Drinking caffeinated coffee or tea may help you feel more awake and alert. But for healthy people, it probably won't cause palpitations—a noticeably strong, fast, or irregular heart beat. That's according to a new study of nearly 1,400 older adults in the Jan. 26, 2016, Journal of the American Heart Association.
Researchers relied on data from food questionnaires and Holter monitors, which recorded each participant's heart rhythm for a 24-hour period. About 60% of the people in the study said they consumed more than one caffeinated product (coffee, tea, or chocolate) a day. People who consumed more of those products were no more likely to have palpitations than those who imbibed less, the authors found.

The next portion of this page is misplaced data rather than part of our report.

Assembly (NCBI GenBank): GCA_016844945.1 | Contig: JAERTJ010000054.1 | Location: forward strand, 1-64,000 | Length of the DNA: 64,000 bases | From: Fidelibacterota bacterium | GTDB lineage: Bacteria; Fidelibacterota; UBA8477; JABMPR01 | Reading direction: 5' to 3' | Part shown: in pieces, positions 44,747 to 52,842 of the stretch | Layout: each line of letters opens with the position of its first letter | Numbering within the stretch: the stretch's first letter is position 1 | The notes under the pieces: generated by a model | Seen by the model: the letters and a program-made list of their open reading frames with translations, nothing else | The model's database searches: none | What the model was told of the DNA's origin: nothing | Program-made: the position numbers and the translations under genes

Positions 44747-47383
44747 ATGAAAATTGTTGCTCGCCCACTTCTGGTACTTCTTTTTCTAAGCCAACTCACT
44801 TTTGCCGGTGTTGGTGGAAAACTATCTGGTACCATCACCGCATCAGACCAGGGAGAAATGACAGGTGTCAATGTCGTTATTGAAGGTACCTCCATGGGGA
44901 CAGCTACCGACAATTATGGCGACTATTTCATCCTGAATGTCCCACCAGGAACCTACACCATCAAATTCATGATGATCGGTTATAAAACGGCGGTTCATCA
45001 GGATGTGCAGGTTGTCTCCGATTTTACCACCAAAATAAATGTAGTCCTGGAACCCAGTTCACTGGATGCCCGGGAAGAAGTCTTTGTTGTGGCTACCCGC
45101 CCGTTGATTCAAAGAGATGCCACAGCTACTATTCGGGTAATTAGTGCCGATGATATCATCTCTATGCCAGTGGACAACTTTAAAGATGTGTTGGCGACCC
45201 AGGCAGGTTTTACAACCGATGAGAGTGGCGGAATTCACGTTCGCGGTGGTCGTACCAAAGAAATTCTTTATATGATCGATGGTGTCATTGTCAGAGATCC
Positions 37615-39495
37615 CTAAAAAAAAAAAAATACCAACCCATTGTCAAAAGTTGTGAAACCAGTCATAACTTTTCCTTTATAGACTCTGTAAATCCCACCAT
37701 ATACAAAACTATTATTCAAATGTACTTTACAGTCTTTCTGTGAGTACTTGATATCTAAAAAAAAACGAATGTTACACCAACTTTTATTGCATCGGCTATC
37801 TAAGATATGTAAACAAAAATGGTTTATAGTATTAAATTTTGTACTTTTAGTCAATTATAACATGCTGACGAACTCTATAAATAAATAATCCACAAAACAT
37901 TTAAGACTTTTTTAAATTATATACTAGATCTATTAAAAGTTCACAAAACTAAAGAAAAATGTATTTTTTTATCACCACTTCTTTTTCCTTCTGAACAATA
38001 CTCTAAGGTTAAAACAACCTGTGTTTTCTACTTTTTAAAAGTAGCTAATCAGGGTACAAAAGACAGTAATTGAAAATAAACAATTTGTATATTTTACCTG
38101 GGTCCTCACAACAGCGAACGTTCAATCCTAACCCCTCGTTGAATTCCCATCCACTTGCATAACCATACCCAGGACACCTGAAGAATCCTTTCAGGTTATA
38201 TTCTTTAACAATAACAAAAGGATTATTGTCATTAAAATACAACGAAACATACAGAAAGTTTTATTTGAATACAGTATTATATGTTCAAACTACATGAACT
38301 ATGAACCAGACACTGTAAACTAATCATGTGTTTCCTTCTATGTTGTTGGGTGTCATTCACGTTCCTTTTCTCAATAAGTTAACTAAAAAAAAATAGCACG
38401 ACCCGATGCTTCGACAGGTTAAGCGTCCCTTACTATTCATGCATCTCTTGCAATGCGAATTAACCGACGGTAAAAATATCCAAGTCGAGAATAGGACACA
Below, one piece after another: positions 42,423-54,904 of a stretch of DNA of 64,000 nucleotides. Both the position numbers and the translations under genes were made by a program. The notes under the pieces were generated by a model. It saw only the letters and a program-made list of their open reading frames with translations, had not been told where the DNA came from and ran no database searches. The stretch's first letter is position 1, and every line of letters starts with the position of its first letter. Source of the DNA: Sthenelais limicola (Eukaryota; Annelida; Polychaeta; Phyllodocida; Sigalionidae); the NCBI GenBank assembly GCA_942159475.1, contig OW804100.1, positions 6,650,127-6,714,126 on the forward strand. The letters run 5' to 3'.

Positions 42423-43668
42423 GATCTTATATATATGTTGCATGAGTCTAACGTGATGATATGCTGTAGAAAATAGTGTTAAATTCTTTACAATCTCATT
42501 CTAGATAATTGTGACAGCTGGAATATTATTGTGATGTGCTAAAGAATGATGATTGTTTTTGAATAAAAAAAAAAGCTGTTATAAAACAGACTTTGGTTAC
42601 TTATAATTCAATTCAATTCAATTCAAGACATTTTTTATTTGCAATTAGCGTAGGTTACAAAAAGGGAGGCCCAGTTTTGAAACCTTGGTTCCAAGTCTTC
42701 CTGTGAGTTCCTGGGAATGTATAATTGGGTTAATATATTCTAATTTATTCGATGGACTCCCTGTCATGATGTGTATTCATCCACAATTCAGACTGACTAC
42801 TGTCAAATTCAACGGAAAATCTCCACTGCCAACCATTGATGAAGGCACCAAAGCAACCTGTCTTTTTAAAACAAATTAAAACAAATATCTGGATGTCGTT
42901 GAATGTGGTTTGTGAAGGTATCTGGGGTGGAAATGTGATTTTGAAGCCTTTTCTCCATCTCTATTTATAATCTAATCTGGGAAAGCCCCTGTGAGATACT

However, it's important to note that this study only included people without any existing heart rhythm issues. Healthy people who drink a few cups of coffee or tea a day aren't likely to develop palpitations. But for some people with palpitations or other heart rhythm disturbances—including atrial fibrillation—that amount of caffeine may make the problem worse.
As a service to our readers, Harvard Health Publishing provides access to our library of archived content. Please note the date of last review or update on all articles. No content on this site, regardless of date, should ever be used as a substitute for direct medical advice from your doctor or other qualified clinician.